Explore DevOps Architecture
A well-designed architecture is like a highway that can rapidly deliver business value to the end user. When it's not done right, it’s like a washed-out bridge blocking you from your end goals.
Introduction to software architecture
The long-term viability of any architecture requires its design, implementation, upgrade, and inevitable change to be successful.
Architecture is abstract until operationalized, when it becomes a living thing.
William LeMessurier, one of the United States' most distinguished structural architects, served as design and construction consultant on the innovative Citicorp headquarters tower in New York. The tower was completed in 1977. The next year, after a college student from Princeton studying the tower design had called him to point out a possible deficiency, LeMessurier discovered that the building was indeed structurally deficient.
The building would not be able to withstand 70 mile per hour winds – which, according to weather tables, would occur at least once every 55 years in New York City. In that circumstance, the joints would fail, and the building would collapse, starting on the 13th floor. The tower was fully occupied at the time. LeMessurier had to break the news to the owners and city officials.
LeMessurier faced a complex and difficult problem of professional responsibility. He had to alert a broad group of people to the structural deficiency and enlist their cooperation in repairing the deficiency before a hurricane brought the building down.
That summer, Hurricane Ella made its way toward the city. The building was secured. The Citicorp tower has stood solidly ever since.
Software architecture is about making fundamental structural choices which are costly to change once implemented.
Its characteristics include:
- Stakeholders, which can include business stakeholders, application teams, QA teams, operations, security, and users.
- Separation of concerns: to reduce complexity, separate the concerns that drive the design.
- Quality-driven attributes: including scalability, extensibility, reliability, maintainability, and security.
- Conceptual integrity: software architecture represents an overall vision of what it should do and how it should do it to maintain architecture, data, and process integrity.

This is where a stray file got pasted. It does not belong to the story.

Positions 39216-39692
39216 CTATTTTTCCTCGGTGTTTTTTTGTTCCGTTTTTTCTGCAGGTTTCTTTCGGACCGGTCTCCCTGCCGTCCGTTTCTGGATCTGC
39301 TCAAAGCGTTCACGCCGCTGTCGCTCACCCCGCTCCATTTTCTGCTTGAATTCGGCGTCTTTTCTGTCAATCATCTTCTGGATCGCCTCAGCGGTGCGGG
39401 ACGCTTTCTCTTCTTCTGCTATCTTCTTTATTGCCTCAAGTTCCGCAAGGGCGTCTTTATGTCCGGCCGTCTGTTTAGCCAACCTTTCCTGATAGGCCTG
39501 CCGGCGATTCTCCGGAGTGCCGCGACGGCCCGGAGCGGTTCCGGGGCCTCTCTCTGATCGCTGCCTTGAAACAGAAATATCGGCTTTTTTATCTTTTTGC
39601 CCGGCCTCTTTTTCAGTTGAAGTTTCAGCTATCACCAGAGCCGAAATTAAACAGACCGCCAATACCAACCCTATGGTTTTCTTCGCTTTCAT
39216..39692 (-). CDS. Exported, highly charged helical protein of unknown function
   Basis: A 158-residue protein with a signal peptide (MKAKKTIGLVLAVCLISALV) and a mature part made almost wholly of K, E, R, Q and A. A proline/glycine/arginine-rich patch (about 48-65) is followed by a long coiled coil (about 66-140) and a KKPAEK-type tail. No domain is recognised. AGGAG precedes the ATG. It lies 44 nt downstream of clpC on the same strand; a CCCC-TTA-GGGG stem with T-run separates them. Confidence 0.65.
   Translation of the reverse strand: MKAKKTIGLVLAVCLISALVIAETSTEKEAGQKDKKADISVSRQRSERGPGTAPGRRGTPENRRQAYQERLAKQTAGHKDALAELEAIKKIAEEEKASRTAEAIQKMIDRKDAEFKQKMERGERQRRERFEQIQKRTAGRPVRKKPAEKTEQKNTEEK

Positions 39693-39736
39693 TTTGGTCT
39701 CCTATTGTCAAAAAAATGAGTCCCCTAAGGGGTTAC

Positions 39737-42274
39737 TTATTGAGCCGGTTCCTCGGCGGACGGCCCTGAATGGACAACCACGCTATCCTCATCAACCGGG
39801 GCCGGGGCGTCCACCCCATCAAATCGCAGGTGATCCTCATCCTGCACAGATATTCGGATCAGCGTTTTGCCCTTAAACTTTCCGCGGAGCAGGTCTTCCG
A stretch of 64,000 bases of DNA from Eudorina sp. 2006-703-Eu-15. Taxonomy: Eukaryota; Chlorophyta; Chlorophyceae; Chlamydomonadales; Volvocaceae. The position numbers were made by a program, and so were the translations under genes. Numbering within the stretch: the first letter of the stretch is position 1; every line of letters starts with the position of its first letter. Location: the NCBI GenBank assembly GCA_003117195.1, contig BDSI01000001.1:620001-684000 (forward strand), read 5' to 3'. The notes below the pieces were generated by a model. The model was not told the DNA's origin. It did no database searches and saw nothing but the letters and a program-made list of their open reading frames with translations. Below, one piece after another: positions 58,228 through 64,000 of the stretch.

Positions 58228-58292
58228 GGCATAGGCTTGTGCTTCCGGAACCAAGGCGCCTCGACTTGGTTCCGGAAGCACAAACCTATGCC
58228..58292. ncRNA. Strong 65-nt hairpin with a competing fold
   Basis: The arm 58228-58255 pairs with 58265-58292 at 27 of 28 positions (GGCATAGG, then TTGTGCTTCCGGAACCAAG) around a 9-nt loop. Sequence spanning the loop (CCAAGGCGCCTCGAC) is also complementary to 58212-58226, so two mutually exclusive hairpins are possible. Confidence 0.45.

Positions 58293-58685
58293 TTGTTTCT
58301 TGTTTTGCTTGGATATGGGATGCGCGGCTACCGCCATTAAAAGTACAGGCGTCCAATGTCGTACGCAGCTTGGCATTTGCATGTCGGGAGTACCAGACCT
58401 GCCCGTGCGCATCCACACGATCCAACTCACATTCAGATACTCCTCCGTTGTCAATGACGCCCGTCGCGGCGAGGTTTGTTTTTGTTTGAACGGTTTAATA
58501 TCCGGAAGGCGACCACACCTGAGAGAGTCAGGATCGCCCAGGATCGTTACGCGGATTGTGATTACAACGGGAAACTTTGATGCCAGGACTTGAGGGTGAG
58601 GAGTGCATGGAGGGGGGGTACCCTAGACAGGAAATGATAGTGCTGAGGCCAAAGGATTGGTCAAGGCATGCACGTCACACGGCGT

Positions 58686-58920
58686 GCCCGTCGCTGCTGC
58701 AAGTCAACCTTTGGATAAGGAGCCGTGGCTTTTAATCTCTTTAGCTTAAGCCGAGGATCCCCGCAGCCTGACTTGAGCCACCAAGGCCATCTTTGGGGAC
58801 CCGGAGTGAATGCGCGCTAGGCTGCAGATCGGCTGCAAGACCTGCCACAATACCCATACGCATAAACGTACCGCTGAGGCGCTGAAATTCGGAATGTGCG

- Cognitive constraints: organizations are constrained to produce designs that are copies of their communication structures.
- Recurring styles: the software architecture discipline requires us to develop standard ways to address recurring concerns.
Any architecture addresses "-ilities":
When building software, architects must determine the most important of these “-ilities.” However, many of these factors oppose one another.
For example, achieving both high performance and extreme scalability can be difficult because it requires a careful balance of architecture, operations, and many other factors.
This decision-making process is a balancing act; balancing the pros and cons of each architectural decision leads to the tradeoffs so commonly lamented by architects.
In the last few years, incremental developments in core engineering practices for software development have laid the foundation for rethinking how architecture changes over time, and how to protect important architectural characteristics as this evolution occurs.
Gene Kim is a renowned DevOps researcher, author, and visionary. He identifies three things that are required to make DevOps happen:
"One is the cultural component. Certainly, the other part is tools and technology. The third part is architecture. You need great technology practices, which includes automation. You need a high-trust culture. And, it is architecture that enables you to get there."
Research presented in the book Accelerate demonstrates no signification correlation between system type and delivery performance for many types of systems, including new systems, systems of record, packaged commercial software, mainframe software, and embedded software. What is important is deployability and testability.
Good architecture facilitates deployability and testability.
Architecture and organization
Conway's law is named after computer programmer Melvin Conway, who introduced the idea in 1967. It acknowledges that system design is affected by the communications structures of the organizations that design the systems:
Conway's law: Any organization that designs a system (defined broadly) will produce a design whose structure is a copy of the organization's communication structure.
The law is based on the reasoning that for a software module to function, multiple authors must communicate frequently with each other.
Therefore, the software interface structure of a system will reflect the social boundaries of the organization(s) that produced it, across which communication is more difficult.
Architect skills in Enterprise DevOps
Architects develop and refine a broad variety of skills such as:
- big picture thinking
- systems thinking
- business knowledge
- interpersonal skills
- influencing and leadership skills
- understanding of technical architecture
- IT financial management experience
- time management
- exposure to Enterprise Architecture (EA) Frameworks
- ability to explain IT to executives
- presentation skills
- coaching skills
- understanding of data architecture and IT operations
But what is the most important skill for 21st century success?
A willingness and ability to learn.